Martin McGuinness was on RTE’s Late Late show on Friday (about 35 minutes in). It was a pretty benign interview: he denounced the behaviour of some of the Christian Brothers in his school describing some CB’s behaviour as making it like a “Concentration Camp.” (it is unclear how he describes kidnapping, torturing and murdering people). He then went on to explain his decision to join the IRA as due to the brutality of the RUC: all pretty usual stuff with lots about murders by the British. He described the Birmingham pub bombings as shocking and horrible but unsurprisingly did not condemn them.
He did manage to say that Enniskillen was wrong but then rewrote history by claiming that the IRA had apologised for it: odd considering that the IRA accused the British Army of setting off the bomb by mistake until it was proved that a timing device had been used. He also claimed that he dedicated his life to ending the conflict and uniting Ireland only by peaceful means which is a truly stunning piece of revisionism.
The only time McGuinness had any trouble was when he was asked whether Gerry Adams was in the IRA and he seemed unable to say one way or another, though he did not say that he did not know.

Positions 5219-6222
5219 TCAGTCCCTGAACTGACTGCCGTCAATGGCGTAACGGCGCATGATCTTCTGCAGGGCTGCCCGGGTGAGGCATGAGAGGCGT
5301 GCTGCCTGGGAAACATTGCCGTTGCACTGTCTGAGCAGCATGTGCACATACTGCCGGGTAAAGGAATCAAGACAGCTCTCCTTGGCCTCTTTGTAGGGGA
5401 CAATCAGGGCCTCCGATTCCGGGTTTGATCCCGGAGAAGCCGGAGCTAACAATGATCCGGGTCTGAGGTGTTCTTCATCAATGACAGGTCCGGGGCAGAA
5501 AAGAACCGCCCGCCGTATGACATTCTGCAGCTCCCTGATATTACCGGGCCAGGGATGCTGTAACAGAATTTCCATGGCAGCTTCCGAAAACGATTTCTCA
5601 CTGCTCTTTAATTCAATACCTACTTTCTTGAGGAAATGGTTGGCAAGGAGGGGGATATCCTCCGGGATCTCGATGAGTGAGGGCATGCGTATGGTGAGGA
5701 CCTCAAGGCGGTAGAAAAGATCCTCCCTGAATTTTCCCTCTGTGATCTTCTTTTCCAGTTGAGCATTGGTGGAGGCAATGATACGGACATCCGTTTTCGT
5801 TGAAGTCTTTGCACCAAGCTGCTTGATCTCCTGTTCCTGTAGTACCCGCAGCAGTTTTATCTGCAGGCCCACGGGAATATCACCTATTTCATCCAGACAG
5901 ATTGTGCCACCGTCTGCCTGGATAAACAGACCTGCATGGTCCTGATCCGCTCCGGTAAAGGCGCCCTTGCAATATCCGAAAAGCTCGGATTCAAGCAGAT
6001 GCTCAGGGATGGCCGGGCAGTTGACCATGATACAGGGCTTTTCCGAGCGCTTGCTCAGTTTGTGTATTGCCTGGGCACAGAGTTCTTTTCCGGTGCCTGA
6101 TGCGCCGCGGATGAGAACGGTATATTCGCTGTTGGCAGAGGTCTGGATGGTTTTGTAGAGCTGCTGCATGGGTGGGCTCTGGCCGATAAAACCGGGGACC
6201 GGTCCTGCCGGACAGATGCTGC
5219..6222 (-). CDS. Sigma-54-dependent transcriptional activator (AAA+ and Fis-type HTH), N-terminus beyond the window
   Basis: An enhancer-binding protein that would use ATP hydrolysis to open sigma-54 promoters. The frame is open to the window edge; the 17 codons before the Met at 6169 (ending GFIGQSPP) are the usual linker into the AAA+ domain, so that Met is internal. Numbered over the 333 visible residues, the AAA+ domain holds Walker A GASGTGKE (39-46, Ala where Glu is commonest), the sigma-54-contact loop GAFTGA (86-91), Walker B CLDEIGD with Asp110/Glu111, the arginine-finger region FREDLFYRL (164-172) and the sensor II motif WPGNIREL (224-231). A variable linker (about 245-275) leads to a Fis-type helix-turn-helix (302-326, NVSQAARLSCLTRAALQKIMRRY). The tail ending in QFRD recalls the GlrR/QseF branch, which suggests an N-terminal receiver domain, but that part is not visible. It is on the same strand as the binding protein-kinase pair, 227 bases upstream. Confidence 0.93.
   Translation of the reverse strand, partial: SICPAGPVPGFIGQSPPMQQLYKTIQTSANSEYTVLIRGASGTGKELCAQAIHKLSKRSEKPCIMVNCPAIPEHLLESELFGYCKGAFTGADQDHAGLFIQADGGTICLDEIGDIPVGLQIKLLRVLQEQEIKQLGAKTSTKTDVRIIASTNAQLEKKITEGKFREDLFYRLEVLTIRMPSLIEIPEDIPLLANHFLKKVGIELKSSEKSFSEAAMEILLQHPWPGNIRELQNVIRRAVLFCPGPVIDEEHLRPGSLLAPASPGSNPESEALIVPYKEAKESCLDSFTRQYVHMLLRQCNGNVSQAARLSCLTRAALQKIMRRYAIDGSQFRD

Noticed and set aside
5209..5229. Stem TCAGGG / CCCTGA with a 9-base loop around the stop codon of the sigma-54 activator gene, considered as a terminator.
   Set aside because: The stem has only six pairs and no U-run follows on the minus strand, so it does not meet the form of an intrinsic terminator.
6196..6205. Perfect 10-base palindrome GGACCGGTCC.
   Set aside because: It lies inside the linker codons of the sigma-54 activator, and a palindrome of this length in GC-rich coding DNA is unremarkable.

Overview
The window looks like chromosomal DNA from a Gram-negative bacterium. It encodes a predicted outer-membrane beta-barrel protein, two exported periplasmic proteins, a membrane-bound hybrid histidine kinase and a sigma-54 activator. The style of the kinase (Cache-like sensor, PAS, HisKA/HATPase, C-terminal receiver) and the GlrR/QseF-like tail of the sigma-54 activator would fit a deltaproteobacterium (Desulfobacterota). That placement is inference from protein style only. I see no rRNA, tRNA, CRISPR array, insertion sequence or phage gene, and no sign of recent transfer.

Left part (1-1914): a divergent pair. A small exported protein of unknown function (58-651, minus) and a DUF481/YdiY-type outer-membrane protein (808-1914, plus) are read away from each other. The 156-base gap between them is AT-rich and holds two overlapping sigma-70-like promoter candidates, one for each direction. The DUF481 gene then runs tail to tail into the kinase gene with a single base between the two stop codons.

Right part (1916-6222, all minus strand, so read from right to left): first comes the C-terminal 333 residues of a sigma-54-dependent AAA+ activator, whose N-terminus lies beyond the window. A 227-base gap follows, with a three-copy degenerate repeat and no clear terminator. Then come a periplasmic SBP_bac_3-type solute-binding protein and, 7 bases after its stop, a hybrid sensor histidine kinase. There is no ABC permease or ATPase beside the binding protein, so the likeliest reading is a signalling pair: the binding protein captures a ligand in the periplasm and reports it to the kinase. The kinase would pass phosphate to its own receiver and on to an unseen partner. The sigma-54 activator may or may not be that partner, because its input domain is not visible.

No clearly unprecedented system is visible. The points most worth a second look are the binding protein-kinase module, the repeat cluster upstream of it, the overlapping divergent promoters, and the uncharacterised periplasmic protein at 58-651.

Despite claiming not to be bitter he said that he was not enamoured of a visit from the Queen and that he had not heard her or her sons apologise for Bloody Sunday. Predictably McGuinnes’s comments have raised unionist hackles: Gregory Campbell and Danny Kennedy’s comments are in the News Letter;
“This comment means that a person who has openly admitted to being involved in an organisation whose specific purpose was to murder and maim, namely the Provisional IRA, but who has never publicly apologised for his involvement in that failed campaign, has asked for an apology from the Queen.”
“the hypocrisy of this statement has clearly been lost on Martin McGuinness…Hopefully this hypocrisy will do nothing to mar the first visit of the Queen to that country, particularly when Mary McAleese, the president of the Irish Republic, has been asked to make no similar such apology for the part her country’s government played in the creation of the IRA, despite her numerous visits to this country.”
Danny Kennedy said he found the comments to be
“deeply offensive and insulting given that the organisation in which Martin McGuinness was an activist and leading member, the IRA, murdered Lord Louis Mountbatten, HM Queen’s uncle, and countless members of HM Queen’s security forces and citizens”… Once again the mask or balaclava of the deputy first minister slips to reveal his true feelings of bitterness and hatred of all things British….It is clear that the sneering and hostile attitude of Martin McGuinness to the Royal family, and HM Queen in particular, continues to act as a serious barrier to genuine reconciliation, not only within the NI executive or assembly, but throughout the entire community.”